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									Exception Handling in Java

                Richard S. Huntrods
                   June 14, 2001
                University of Calgary

June 14, 2001         Exception Handling in Java   1
  Exception Handling in Java
      Topics:
           Introduction
           Errors and Error handling
           Exceptions
           Types of Exceptions
           Coding Exceptions
           Summary


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  Introduction
      Users have high expectations for the
       code we produce.
      Users will use our programs in
       unexpected ways.
      Due to design errors or coding errors,
       our programs may fail in unexpected
       ways during execution

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  Introduction
      It is our responsibility to produce
       quality code that does not fail
       unexpectedly.
      Consequently, we must design error
       handling into our programs.




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  Errors and Error Handling
      An Error is any unexpected result obtained
       from a program during execution.
      Unhandled errors may manifest themselves
       as incorrect results or behavior, or as
       abnormal program termination.
      Errors should be handled by the programmer,
       to prevent them from reaching the user.



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  Errors and Error Handling
      Some typical causes of errors:
           Memory errors (i.e. memory incorrectly
            allocated, memory leaks, “null pointer”)
           File system errors (i.e. disk is full, disk has
            been removed)
           Network errors (i.e. network is down, URL
            does not exist)
           Calculation errors (i.e. divide by 0)

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  Errors and Error Handling
      More typical causes of errors:
           Array errors (i.e. accessing element –1)
           Conversion errors (i.e. convert „q‟ to a
            number)
           Can you think of some others?




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  Errors and Error Handling
      Traditional Error Handling
           1. Every method returns a value (flag) indicating
            either success, failure, or some error condition.
            The calling method checks the return flag and
            takes appropriate action.
           Downside: programmer must remember to always
            check the return value and take appropriate
            action. This requires much code (methods are
            harder to read) and something may get
            overlooked.

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  Errors and Error Handling
      Traditional Error Handling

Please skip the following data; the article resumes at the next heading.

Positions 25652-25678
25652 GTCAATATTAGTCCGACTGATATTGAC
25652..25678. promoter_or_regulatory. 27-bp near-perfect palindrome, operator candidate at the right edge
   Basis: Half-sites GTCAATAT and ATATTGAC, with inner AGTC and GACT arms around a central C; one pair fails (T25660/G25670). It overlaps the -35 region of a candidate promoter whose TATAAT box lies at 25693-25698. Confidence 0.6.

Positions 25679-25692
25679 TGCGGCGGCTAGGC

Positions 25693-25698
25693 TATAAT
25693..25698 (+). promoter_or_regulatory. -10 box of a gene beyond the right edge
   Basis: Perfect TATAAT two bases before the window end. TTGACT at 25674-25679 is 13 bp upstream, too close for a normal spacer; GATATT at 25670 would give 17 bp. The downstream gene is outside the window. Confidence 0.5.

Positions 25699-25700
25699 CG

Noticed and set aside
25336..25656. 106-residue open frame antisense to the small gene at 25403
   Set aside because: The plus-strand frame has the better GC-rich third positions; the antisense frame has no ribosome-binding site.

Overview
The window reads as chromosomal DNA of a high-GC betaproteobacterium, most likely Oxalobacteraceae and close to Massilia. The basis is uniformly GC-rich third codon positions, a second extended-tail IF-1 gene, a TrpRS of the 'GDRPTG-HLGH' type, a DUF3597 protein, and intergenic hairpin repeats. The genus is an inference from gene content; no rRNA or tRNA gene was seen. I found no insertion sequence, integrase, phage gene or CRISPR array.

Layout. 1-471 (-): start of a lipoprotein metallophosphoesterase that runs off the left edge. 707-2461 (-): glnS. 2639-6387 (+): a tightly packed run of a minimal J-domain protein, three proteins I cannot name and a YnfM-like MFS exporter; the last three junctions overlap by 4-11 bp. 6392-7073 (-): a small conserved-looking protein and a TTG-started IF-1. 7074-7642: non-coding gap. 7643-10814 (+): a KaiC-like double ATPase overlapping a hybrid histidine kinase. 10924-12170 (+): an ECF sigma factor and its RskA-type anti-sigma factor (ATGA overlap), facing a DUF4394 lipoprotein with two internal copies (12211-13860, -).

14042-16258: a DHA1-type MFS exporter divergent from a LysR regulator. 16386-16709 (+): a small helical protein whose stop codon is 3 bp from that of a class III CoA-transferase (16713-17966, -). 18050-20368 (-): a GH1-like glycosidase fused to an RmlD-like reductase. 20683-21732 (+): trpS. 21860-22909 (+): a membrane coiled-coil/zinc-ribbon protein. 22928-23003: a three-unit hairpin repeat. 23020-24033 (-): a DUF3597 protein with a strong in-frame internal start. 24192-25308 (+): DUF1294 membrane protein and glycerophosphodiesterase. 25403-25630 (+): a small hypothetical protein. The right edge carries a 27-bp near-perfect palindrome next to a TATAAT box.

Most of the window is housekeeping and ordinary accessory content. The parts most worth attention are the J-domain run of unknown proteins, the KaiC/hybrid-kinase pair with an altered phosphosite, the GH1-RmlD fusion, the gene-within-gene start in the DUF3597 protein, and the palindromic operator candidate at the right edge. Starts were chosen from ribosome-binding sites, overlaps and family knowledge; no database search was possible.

   Where used: traditional programming
            languages (i.e. C) use this method for
            almost all library functions (i.e. fopen()
            returns a valid file or else null)




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  Errors and Error Handling
      Traditional Error Handling
           2. Create a global error handling routine, and use
            some form of “jump” instruction to call this routine
            when an error occurs.
           Downside: “jump” instruction (GoTo) are
            considered “bad programming practice” and are
            discouraged. Once you jump to the error routine,
            you cannot return to the point of origin and so
            must (probably) exit the program.


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  Errors and Error Handling
      Traditional Error Handling
           Where used: many older programming
            texts (C, FORTRAN) recommended this
            method to programmers. Those who use
            this method will frequently adapt it to new
            languages (C++, Java).




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  Errors and Error Handling
      Exceptions – a better error handling
           Exceptions are a mechanism that provides the
            best of both worlds.
           Exceptions act similar to method return flags in
            that any method may raise and exception should it
            encounter an error.
           Exceptions act like global error methods in that
            the exception mechanism is built into Java;
            exceptions are handled at many levels in a
            program, locally and/or globally.

June 14, 2001           Exception Handling in Java       12
  Exceptions
      What are they?
           An exception is a representation of an
            error condition or a situation that is not the
            expected result of a method.
           Exceptions are built into the Java language
            and are available to all program code.
           Exceptions isolate the code that deals with
            the error condition from regular program
            logic.

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  Exceptions
      How are they used?
           Exceptions fall into two categories:
                   Checked Exceptions
                   Unchecked Exceptions
           Checked exceptions are inherited from the core